The Slow Movement: You Move Too Fast

I’ve been on a kick recently where I make notes on topics I’d like to write about during the week, and then on Sunday I write them all, so I simply have to go online every day and post one.

However, yesterday Cal and I got off to a very lazy start and kind of eased off; we got a lot of movie watching and Internet surfing done, but none of my pieces got written.

And now I’m coming up on several deadlines, so it isn’t going to happen today, either. But! I shall not disappoint Miss Expatria’s fans! One of my topics for this week – and a favorite of mine for a while – is the slow movement. From the world’s informer, Wikipedia:

“The Slow Movement first began when a protest against the opening of a McDonald’s restaurant in Piazza di Spagna, Rome sparked the creation of the Slow Food organization, as well as developing into a subculture in various other areas, Slow Travel, Slow Shopping, and Slow Design, just to name a few.”

I love this idea. I love seeing it in action, as I have in several places here in Europe – some intentional, some having never changed because “slow living” has always just been called “living.”

So, for your perusal, take a Slow Monday to check out the following links on slow living – and then try to put some of it into action!

“Slow Food is a non-profit, eco-gastronomic member-supported organization that was founded in 1989 to counteract fast food and fast life, the disappearance of local food traditions and people’s dwindling interest in the food they eat, where it comes from, how it tastes and how our food choices affect the rest of the world.”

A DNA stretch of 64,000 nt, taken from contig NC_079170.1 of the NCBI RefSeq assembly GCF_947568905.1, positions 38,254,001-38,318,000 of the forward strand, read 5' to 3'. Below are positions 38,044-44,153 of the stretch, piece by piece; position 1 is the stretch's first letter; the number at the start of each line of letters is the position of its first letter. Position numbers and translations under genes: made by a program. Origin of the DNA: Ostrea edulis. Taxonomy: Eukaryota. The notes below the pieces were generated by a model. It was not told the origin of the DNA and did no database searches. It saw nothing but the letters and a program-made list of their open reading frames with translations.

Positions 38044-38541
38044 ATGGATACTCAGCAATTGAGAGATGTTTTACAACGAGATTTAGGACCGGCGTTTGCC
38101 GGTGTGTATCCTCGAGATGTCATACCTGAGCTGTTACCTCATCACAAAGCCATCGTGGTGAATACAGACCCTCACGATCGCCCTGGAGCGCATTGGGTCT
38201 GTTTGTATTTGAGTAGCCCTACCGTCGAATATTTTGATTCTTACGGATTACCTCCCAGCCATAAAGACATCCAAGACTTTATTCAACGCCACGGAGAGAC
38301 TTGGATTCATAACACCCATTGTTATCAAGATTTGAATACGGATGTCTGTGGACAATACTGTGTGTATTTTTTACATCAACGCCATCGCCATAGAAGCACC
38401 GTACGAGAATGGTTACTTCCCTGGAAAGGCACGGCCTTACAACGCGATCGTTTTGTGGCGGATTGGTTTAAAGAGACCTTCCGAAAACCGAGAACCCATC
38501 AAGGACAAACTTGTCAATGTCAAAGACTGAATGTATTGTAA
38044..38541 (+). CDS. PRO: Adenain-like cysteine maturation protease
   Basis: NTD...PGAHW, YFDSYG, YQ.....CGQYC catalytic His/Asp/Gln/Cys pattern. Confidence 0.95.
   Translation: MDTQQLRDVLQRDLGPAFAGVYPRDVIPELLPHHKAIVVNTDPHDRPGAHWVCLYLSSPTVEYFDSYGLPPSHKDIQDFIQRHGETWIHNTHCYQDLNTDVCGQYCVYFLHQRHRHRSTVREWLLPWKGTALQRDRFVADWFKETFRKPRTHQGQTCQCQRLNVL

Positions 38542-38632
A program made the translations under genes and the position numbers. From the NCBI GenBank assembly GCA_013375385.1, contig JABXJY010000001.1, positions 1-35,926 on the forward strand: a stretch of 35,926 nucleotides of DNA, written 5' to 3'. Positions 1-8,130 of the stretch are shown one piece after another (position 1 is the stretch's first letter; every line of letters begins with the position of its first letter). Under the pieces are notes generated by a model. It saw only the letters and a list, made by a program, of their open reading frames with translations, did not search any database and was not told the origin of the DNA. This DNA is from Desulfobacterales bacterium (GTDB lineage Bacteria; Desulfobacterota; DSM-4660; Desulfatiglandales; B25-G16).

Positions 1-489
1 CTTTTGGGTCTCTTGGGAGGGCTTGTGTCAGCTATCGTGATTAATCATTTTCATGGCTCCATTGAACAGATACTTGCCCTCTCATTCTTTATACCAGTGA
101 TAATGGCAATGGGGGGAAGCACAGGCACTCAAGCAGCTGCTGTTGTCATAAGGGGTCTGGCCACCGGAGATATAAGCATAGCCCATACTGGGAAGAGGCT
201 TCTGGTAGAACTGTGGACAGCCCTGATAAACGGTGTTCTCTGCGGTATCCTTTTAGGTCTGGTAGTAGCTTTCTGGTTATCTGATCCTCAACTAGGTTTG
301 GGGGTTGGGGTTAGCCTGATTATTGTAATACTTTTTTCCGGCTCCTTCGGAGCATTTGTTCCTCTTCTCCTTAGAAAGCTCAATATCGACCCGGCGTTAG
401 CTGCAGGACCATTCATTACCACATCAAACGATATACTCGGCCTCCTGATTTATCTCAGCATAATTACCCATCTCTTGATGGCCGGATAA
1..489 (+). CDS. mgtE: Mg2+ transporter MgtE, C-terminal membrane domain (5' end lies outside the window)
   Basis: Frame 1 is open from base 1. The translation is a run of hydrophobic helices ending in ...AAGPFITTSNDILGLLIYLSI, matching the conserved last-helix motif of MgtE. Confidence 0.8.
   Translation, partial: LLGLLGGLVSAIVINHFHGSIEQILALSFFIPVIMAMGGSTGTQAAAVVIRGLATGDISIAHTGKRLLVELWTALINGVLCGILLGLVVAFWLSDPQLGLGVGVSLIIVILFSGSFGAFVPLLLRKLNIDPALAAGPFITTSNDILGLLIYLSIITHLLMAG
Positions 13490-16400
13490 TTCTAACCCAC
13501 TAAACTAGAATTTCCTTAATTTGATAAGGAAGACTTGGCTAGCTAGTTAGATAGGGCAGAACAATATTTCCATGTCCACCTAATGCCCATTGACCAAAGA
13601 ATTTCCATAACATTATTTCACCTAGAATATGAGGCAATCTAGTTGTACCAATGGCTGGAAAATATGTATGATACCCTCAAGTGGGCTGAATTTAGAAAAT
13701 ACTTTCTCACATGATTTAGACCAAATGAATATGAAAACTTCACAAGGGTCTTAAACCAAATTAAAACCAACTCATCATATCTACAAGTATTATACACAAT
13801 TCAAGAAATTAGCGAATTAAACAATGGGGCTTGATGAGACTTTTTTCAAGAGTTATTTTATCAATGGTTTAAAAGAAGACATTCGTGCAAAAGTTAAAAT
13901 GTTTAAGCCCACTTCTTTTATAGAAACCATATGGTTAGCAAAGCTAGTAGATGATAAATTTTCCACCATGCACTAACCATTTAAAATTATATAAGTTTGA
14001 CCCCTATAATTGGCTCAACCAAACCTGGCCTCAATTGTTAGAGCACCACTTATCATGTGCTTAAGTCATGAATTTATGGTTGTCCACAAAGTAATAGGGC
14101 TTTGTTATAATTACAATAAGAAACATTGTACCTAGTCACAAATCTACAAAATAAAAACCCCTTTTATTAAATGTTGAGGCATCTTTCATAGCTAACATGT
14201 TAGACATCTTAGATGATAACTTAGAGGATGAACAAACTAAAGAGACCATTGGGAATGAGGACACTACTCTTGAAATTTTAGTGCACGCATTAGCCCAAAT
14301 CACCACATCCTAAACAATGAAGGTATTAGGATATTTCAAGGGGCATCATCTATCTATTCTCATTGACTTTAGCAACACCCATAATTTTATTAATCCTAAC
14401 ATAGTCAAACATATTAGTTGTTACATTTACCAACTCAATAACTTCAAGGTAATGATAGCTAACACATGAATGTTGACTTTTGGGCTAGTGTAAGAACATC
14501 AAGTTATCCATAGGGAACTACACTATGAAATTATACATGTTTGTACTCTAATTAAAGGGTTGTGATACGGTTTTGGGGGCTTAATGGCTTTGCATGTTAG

“The World Institute of Slowness was created entirely as a medium for those that wish to communicate with others together learning the slow way of life.”

This article talks about Italy’s well over 40 Slow Cities. Inspired by the Slow Food movement, Cittaslow‘s page on Wikipedia lists slow cities in several EU countries.

Slow Food USA! Go get ’em!

“In the tradition of such trailblazing books as No Logo and The Tipping Point, In Praise of Slow heralds a growing international movement of people dedicated to slowing down the pace of our contemporary times and enjoying a richer, fuller life as a result.” (There seems to be another version here, so check out both, I guess. No matter which version you choose, any book that starts with the sentence, “On a sun-bleached afternoon in the summer of 1985, my teenage tour of Europe grinds to a halt in a square on the outskirts of Rome” can’t be all bad.)

“Slow Cities must comply with a 54-point Charter that outlines the goals of the movement,” says this interesting article.

You can live the slow life, no matter where you are. Start today – pick up the freshest foods you can find, turn off the computer and the news and the TV, and make yourself a slow meal tonight with someone you love!


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